“I extended the murals all the way to the ceiling to make them look very tall,” says Maksirisombat. “I drew the wild things on the walls opposite little details like the table with the lamp where Max’s dinner is served when he returns.”

The effect is enchanting.

“We’re living in a sort of beige era as a society right now,” she says. “When people come into this house, you see them awaken a childlike wonder and awe.”

Hall of Mirrors

Maksirisombat took inspiration from her main home in Highland Park, which has reading nooks for her 4-year-old and 9-month-old, for The Story Book House. This house is just as creative, with a steampunk dressing room and a downstairs designed like an old opium den. The main staircase houses what she calls “the room of curiosities.”

“We put a lot of medicine cabinets in the walls, so you don’t know which mirrors open but you can guess,” she says. Some open to reveal scenes inside, such as a crystal clear ice cave. The mirror frames are painted red to contrast with the malachite green walls in a curious atmosphere.

“For me, the design of these spaces is more about the details than the huge things,” says Maksirisombat. “For the ‘Good Night Moon’ room, I spent three weeks deciding the exact shade of green that would match the book. It was the details that charmed people.

How to get started

Start with what you like

Themed spaces usually start with a passion. Sarah Yao, who lives in Kirkland, loves Hello Kitty. “I wish my house was Hello Kitty themed,” she says, with pink walls, a bedroom set and a large Hello Kitty painting above the headboard. Meanwhile, her Hello Kitty-themed room makes her happy. It contains wall stickers, a character-centric bedspread and pillows, and even a little Hello Kitty couch for her chihuahuas.

“Watching Hello Kitty sparks a feeling of joy in me,” Yao says. “I keep it at home so I can see it everywhere I go!” »

Personalize it

Jon Cichucki lives in Newport, Washington, north of Spokane, but he’s originally from Wisconsin and still roots for the Green Bay Packers. His office is adorned with Packers paraphernalia, but the sports gear is offset by personal touches like pillows sewn by his wife and a yellow blanket with a big green G made by his granddaughter when she was 9.

Find balance

Holland Stephens, design director of Holland Stephens Interiors in Seattle, styles many collections and says, “Anytime you do constant repetition, your eye gets tired. There are aesthetically pleasing ways to present, rather than having a huge pile and making it look like a theme park.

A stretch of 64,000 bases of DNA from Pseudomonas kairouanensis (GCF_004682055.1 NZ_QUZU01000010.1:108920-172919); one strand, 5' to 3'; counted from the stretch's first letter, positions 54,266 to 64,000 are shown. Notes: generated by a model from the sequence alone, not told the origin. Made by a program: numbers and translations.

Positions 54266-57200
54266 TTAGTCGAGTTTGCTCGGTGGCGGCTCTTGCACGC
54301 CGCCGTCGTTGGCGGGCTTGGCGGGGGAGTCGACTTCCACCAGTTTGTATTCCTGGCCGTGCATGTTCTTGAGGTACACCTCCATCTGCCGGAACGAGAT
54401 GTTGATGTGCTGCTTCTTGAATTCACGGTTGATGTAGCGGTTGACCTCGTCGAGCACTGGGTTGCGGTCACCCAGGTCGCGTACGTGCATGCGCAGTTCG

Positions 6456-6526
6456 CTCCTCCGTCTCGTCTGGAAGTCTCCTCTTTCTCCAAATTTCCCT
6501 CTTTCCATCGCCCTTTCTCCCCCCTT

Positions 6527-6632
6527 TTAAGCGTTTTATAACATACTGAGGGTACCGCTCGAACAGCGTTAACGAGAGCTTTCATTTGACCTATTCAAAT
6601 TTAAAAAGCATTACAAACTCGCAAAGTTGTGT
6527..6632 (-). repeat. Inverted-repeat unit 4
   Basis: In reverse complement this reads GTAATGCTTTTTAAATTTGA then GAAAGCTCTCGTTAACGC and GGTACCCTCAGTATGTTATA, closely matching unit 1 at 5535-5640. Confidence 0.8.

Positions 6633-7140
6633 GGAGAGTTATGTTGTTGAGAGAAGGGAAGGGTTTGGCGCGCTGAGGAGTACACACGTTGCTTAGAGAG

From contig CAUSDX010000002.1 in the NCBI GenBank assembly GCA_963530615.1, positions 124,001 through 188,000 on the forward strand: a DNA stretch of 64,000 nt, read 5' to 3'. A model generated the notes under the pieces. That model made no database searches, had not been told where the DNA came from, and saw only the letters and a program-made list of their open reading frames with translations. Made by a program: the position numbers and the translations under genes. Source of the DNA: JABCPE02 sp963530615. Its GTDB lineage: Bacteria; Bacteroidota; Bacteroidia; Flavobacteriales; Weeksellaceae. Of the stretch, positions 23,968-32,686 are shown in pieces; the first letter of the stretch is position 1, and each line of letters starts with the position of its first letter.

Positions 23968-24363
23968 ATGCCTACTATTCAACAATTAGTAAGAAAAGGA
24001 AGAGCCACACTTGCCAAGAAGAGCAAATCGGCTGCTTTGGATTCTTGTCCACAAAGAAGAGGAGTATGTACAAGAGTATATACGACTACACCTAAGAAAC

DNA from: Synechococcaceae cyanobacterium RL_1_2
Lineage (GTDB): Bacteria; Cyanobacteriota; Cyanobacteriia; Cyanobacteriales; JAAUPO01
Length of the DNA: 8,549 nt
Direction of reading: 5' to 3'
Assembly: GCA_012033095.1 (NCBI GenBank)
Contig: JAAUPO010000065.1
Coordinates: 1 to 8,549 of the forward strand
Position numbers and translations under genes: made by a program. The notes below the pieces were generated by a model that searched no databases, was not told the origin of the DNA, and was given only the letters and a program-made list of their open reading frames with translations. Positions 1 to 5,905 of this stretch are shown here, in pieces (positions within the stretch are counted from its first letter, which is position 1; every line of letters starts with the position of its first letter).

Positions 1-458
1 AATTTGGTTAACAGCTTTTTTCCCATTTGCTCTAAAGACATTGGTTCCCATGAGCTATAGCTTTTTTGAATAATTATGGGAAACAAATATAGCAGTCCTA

She recommends a Dutch master painting approach that balances textures and surfaces. Group similar items together in the space you’ll place them in and stagger them at different heights and depths, she says.

All in the details

“You can have a mid-century modern home with the perfect orange and all the Eams,” says Maksirisombat. “But if the light switch cover is still the same button,” he throws it away. Scan the room for small details and slowly, over time, save items to change out and catch up.

“The first thing to do is to be courageous,” says Maksirisombat. “If you want to commit, you have to do it and not be afraid of color.”

For a truly immersive experience, paint all the walls, not just one accent wall. “The worst thing that can happen is painting over it, and it’s not that bad,” she says.

Think conceptually

Ray’s tip for creating a space that’s themed, but not too kitschy: Hire a designer and interpret the theme conceptually, not necessarily literally. “You want to imitate something, not match it,” she says, which is why she left the dragonscale tiles matte, instead of making them iridescent. The suggestion is enough. But at the same time, have fun, she says. “It’s your house!”

Go for it

Cheryl Connor says, “Do what you want and don’t let anyone discourage you. Life is too short to worry about what people think. She hopes her 1970s bedroom “will inspire someone else who has gone with the flow too much to just let their weird flag fly!” »